Central bankers nearly everywhere have succumbed to recovery fever. This has been a common occurrence among their cohort ever since the earliest days of the crisis; the first one. Many of them, or their predecessors, since this standard of fantasyland has gone on for so long, had caught the malady as early as 2007 and 2008 when the world was only falling apart.
The disease is just that potent; delirium the chief symptom, especially among the virus’ central banker variant.
One need only review the ECB’s absurd performance beginning just weeks before Lehman in order to understand just how this sickness totally wrecks (already limited) official faculties. On July 3, 2008 (July 2008!), Europe’s central bank raised its benchmark interest rate.
With other monetary authorities around the world (read: Ben Bernanke’s Fed) believed to have done more than enough to stem the worst of the limited (in official view) deflationary possibilities of some unknown banking thing-y (something about subprime mortgages in the US), the real risk, according to the ECB, was inflation. Let me reiterate: this was July 2008.
One contemporary Financial Times’ summation of this same policy shift was apt if for all the wrong reasons (none really contemplated too deeply by the mainstream media which, at the time, as always, merely parroted whatever view central bankers might have held no matter how unbelievably ridiculous):
Mr Trichet’s shock announcement last month [June 2008] that the Frankfurt-based central bank was mulling an interest rate increase highlighted the change in mood among global policymakers away from concerns about the impact of the financial market crisis on growth to focus more on rising inflation risks.
One more time: this was July 2008. And it sounds really, really familiar, no?
Learning absolutely nothing, not content to so prominently embarrass itself only the one time, if you don’t remember the ECB did the same thing again; I’m really not making this up. In early 2011, mere three years later, the ECB flipped to “focus more on rising inflation risks” with not one but two rate hikes…before the dozens upon dozens of rotted eggs running all down policymakers’ gathered faces shook them awake from their case of recovery fever.
Another outburst of global deflation (Euro$ #2) – not inflation – was running rampant throughout the global system taking especial interest and destructive notice of Europe.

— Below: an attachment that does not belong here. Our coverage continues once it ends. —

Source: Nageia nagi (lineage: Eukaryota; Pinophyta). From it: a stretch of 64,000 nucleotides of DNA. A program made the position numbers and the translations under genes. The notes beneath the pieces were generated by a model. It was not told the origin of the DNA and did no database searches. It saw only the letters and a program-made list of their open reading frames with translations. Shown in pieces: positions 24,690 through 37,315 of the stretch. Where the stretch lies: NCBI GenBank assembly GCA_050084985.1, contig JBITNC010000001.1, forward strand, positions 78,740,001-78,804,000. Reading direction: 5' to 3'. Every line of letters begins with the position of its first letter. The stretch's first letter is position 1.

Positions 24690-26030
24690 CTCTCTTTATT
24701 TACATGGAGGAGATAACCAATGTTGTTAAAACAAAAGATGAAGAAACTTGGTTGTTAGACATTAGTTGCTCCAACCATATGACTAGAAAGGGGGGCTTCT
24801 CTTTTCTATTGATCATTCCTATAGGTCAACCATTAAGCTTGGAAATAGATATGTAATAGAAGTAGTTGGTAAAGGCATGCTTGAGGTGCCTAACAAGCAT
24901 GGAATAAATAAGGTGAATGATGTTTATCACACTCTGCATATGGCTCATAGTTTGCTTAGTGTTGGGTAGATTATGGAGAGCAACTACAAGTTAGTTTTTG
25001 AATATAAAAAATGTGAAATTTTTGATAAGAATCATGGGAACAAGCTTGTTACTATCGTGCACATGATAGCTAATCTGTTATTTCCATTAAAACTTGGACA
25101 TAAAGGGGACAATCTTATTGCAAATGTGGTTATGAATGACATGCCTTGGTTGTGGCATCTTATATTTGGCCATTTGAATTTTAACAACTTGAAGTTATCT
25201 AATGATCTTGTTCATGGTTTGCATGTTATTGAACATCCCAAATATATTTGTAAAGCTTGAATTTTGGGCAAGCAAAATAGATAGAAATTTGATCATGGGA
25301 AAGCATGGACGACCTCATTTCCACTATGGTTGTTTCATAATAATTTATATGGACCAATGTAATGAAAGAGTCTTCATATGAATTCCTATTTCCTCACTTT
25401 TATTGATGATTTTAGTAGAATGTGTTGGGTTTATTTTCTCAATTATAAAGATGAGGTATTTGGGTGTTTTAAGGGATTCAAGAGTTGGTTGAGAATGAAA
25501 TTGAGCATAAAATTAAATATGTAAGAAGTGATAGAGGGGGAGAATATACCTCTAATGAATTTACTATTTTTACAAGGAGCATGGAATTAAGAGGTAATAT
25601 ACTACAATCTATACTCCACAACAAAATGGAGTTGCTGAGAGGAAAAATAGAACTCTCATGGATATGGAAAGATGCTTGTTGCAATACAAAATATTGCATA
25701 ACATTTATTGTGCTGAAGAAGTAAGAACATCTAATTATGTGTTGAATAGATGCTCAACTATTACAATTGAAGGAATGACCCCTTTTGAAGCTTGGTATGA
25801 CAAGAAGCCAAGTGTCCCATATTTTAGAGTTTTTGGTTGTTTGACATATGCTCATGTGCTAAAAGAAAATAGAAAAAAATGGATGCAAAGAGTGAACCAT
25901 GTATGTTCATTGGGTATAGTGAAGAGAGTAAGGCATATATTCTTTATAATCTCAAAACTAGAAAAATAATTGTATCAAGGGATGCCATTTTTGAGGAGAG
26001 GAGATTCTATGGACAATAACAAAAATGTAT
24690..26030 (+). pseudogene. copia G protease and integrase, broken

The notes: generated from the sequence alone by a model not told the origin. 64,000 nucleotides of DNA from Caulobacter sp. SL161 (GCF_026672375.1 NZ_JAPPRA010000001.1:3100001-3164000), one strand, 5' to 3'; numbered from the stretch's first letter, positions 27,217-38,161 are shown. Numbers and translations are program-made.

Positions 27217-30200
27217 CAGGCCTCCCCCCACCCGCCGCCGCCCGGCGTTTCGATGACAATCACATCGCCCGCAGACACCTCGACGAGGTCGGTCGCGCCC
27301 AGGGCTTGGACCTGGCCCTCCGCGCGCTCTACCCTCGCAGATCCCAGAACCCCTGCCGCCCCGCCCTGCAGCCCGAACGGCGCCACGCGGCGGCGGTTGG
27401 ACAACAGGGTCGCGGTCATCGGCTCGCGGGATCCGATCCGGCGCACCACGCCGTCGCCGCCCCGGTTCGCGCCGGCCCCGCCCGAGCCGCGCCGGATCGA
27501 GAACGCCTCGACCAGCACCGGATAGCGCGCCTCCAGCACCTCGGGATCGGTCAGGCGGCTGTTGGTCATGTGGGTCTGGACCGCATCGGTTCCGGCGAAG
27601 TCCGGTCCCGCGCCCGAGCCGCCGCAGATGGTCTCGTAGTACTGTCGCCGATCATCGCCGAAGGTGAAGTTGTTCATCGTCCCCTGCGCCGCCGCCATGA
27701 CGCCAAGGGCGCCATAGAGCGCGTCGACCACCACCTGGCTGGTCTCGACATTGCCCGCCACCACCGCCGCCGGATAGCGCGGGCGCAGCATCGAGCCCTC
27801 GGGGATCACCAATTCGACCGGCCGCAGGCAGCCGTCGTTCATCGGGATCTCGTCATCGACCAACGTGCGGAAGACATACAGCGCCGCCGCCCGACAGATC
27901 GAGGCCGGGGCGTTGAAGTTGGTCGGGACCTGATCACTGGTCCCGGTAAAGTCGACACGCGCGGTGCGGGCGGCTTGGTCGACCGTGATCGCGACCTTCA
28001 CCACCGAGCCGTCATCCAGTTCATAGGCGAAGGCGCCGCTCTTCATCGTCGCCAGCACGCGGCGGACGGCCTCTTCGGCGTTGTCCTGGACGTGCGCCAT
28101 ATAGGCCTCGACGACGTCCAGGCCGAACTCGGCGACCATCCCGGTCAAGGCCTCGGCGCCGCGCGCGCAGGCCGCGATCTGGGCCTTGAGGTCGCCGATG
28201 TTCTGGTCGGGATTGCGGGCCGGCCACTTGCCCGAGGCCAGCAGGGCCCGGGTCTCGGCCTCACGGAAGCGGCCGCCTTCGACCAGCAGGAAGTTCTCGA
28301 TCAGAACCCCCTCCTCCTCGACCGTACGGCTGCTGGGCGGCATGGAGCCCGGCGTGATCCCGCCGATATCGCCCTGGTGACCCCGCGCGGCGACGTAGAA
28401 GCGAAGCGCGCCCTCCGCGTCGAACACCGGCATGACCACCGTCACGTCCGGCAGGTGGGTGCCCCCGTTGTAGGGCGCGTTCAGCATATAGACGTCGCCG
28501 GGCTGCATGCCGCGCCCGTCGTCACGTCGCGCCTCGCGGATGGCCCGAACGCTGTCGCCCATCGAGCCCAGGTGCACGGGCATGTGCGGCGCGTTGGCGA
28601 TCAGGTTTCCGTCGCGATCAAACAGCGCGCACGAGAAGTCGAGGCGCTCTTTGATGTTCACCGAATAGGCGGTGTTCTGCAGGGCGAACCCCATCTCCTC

I wrote five and a half years ago (for all the same reasons):
Twice in three years monetary policy in Europe (and not only Europe) was led far astray by nothing more than oil prices. In the summer of 2008, oil had surged even though the financial state of the world was fatally compromised.
Here we are yet again.
Thus, is anyone surprised by the latest strain of recovery fever having free reign to ravage central bank circles all over the world? The Reserve Bank of New Zealand just last week announced it will wind down its QE program four days from now. Last month, the Bank of Canada reported that it would reduce (for the second time) the pace of its LSAP stuff and probably raise interest rates much earlier than previously anticipated.
Back in May, the Bank of England’s monetary policy committee voted to simultaneously taper the rate of its own asset purchase program while at the same time steadfastly refusing to call it that.
What’s perhaps more interesting is that US monetary authorities after having previously displayed just how highly susceptible they have been to the recovery virus, instead, in 2021, so far, they appear to have built substantial resistance to its current strain. Not only is the official view on inflation very different (transitory), as noted previously Jay Powell has surprisingly displayed recently a modicum of monetary competence (RRP = Tbill shortage).
We’ll get to that later, for now the global pattern simply repeats as it does in parts.
Recovery fever rages while the scientific reality of real economics (small “e”) keeps coming out in the opposite condition. The official world, and the media which blindly follows it (repeatedly off a deflationary cliff), may be content about the state of things but, as noted several times of late, the warning signs only proliferate.
Among them, we’ve said the next big one would be a “collateral day” (such as May 29, 2018) which has in the past signaled a serious rupture in the collateral stream so devious and disorderly that its ultimate deflationary consequences immediately afterward may have been all but inevitable (proven by repeated landmines).